But in the early 1990’s I began to re-think my ideas of chess as being a primarily strategic game. In particular, I was influenced by the Romanian grandmaster, Mikhail Suba (born 1947). Misha, as his friends call him, learned the game quite late (in his 20’s) but quickly became Romania’s best player.
I spent considerable time with Misha in the 1990’s in my travels in Spain (where he currently resides) and I became influenced by his ideas (and his openings!), which were very different from my own views. For instance, Suba believes that Black should be better! (That is, White makes the first move and commits
himself early. Black should be able to use that information to his advantage).
But primarily, Suba believes that chess is a dynamic game, where counterplay, initiative and tactics dominate strategic concerns. He has written one of the most important books on the game in the last 50 years: Dynamic Chess Strategy.
The 2nd edition is available as an e-book.
I now teach my students both schools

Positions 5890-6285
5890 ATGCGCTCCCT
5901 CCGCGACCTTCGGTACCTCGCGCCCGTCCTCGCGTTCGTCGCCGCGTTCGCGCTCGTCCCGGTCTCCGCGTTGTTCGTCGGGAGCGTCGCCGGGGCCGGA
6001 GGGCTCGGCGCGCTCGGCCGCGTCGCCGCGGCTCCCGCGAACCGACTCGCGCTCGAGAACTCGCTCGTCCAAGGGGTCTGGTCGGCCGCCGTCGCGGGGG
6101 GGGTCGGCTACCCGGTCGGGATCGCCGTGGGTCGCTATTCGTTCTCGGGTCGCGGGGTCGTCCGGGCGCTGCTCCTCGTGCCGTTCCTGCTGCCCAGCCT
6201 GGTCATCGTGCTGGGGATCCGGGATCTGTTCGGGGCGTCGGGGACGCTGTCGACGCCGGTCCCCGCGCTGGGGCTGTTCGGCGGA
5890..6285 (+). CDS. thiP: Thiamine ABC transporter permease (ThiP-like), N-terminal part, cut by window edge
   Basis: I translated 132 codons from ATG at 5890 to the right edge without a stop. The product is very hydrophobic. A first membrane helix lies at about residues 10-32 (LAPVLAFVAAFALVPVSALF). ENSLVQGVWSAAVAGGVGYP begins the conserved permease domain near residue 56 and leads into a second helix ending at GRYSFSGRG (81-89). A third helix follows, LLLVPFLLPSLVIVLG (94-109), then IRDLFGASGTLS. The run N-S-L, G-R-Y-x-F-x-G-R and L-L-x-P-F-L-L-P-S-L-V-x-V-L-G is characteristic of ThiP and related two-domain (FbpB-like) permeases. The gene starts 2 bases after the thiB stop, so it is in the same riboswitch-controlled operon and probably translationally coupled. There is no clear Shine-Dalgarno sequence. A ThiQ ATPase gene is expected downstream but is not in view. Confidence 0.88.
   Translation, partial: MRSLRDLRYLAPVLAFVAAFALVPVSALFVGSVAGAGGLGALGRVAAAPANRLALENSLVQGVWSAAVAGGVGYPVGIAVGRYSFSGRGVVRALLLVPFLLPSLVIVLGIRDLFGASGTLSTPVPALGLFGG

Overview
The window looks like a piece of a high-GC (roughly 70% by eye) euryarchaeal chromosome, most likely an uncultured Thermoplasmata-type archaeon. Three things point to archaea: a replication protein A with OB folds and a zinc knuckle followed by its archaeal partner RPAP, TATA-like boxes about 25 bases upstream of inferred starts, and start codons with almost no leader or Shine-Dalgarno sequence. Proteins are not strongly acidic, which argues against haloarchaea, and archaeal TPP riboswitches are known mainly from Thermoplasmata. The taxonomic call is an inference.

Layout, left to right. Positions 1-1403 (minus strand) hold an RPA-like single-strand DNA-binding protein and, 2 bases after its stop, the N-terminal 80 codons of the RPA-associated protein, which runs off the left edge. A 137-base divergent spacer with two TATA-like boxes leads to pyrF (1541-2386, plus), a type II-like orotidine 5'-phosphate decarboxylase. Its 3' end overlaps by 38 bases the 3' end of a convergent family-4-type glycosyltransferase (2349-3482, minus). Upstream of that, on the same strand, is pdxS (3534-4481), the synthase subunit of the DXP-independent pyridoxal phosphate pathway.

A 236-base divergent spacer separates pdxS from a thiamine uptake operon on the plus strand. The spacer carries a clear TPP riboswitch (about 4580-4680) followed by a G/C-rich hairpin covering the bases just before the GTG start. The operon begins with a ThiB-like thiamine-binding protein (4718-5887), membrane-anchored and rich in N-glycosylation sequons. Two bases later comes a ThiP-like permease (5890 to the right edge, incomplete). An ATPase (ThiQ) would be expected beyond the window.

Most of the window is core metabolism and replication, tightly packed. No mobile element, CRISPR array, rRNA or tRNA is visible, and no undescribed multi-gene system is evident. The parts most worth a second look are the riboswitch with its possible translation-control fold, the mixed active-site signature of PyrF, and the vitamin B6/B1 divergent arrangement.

of chess (Lasker and Suba), as I feel both schools have much to teach the aspiring player. But in my own games, I try to put emphasis on the ideas of Suba, of dynamism, initiative and counterplay. Of the importance of not playing pretty moves,and especially of judging each move on its worth and value. Many of my games contain ugly
Curiously, the old masters
knew what chess was really all about. Games from the turn of the 19th century have shown that chess’ secrets were known to atleast a handful of great players. Witness the opening of the game of Rubinstein vs Canal, played long ago in 1929! How many ugly moves did Rubinstein play! How many rules of Steinitz did he break! But each of his moves was a very strong move…
Akiba Rubinstein (1882-1961). Only Bobby Fischer was better!